The Attorney General for Washington D.C. filed against Marriott for charging resort fees he said violated consumer protection laws. Marriott’s CEO, Arne Sorenson is defending the hotel giant’s practice, claiming the fees are “well disclosed.”
Resort fees, sometimes referred to as destination fees, or amenity fees,etc., are justified by hotels as a way to cover costs associated with providing services like a pool or gym, business center, laundry services, Wi-Fi, and the like. Marriott is not alone in this, but they are the only hotel named in the D.C. lawsuit.
The extra charges accrued by Marriott guests began appearing in resort-heavy destinations like Las Vegas and Hawaii. In recent years, the fees have expanded. They now include other resort towns AND hundreds of big-city downtown hotels and even some suburban hubs. The fees, instead of being listed as “resort fees” are now charged as “facilities” or “amenities” fees.
Sorenson likened these to the airline business in the interview. “You’ve got resort fees in the hotel industry, you’ve got baggage fees in the airline space. None of us as consumers necessarily love it. What we’ve tried to do is be very clear about our disclosure.”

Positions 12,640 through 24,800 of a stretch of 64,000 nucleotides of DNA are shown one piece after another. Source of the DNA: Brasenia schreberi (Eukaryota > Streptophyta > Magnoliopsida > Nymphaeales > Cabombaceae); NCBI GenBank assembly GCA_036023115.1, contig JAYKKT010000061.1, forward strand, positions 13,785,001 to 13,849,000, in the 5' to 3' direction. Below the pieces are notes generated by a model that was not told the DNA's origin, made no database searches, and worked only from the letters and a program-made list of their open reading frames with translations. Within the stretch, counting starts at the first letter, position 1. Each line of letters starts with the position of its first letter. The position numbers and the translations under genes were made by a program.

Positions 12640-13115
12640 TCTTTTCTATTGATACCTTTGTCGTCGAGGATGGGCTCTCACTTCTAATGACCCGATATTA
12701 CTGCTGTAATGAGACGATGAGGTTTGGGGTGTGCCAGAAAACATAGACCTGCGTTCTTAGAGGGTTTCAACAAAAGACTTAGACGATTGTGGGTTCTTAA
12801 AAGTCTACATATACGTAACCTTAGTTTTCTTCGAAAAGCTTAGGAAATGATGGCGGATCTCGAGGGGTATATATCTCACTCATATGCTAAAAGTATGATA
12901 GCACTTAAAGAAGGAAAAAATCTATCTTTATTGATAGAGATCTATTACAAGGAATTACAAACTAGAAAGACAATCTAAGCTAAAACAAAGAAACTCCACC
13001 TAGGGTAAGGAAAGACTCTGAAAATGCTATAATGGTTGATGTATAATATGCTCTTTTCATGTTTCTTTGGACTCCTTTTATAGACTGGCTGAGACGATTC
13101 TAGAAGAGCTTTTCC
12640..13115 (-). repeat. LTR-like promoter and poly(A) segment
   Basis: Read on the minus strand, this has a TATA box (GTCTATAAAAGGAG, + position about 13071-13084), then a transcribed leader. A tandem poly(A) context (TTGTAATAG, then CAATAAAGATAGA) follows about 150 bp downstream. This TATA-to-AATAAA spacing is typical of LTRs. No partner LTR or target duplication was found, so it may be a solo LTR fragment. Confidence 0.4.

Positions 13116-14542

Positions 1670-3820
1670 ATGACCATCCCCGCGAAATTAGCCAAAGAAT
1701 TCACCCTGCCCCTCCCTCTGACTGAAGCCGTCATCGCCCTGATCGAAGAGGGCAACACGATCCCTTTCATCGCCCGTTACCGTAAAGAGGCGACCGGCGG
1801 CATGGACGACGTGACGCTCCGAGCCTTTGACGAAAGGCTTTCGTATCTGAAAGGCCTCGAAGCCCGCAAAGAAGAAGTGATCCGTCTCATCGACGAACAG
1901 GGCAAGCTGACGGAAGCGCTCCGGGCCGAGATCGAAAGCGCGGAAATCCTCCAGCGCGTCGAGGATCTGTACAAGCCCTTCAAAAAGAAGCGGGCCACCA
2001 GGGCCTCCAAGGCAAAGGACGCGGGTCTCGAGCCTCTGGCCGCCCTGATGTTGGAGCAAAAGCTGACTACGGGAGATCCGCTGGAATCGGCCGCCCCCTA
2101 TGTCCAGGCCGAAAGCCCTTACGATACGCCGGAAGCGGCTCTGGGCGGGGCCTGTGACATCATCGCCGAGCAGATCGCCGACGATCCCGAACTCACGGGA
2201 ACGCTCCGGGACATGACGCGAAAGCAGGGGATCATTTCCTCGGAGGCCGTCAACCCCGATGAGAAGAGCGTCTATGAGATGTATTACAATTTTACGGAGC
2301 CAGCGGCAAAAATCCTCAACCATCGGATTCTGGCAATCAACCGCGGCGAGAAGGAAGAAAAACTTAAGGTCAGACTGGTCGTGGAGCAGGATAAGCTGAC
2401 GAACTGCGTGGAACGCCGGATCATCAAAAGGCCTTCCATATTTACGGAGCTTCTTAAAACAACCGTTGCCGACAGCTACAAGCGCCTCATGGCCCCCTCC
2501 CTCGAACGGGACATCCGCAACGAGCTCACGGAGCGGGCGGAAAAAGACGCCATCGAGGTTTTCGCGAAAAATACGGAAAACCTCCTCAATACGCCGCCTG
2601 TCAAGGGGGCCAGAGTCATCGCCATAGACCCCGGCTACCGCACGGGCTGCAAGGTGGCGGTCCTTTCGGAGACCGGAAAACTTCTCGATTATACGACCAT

Critics pointed out the false equivalency here in Sorenson’s argument because to airlines only charge passengers who check bags, but resort fees are mandatory across the board whether guests use the added services or not.
The D.C. Attorney General challenges the disclosure argument. Stating in the filings that the “resort fee disclosures are often hidden in obscure areas, confusingly worded, or presented in smaller print than the advertised rates. This leads consumers to believe they will be paying less for a hotel room than the true total cost.
“It also makes it extremely difficult for consumers to gather all the information they need to compare prices and make informed choices,” the lawsuit charged. The attorney general called hotel resort fees “straight-forward price deception.”
If there is any doubt what was at the hearing of this, the Marriott CEO said it plainly in that interview. When resort fees were introduced more than a decade ago, “Yes, they were financially driven in some respects.”
We will keep you informed as this case progresses.
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About the Author: Aisha K. Staggers is a writer, lecturer, political analyst and literary agent. She appears weekly for “Staggers’ State of Things” on The Dr. Vibe Show. Her work has been published by Paper Magazine, AfroPunk, The Spool, GREY Journal, MTV News, HuffPost, Blavity, Atlanta Blackstar, For Harriet, New York Review of Books and a host of other first-run publications and syndicated outlets. Find her on Twitter @AishaStaggers. For more of her work, check out her page here!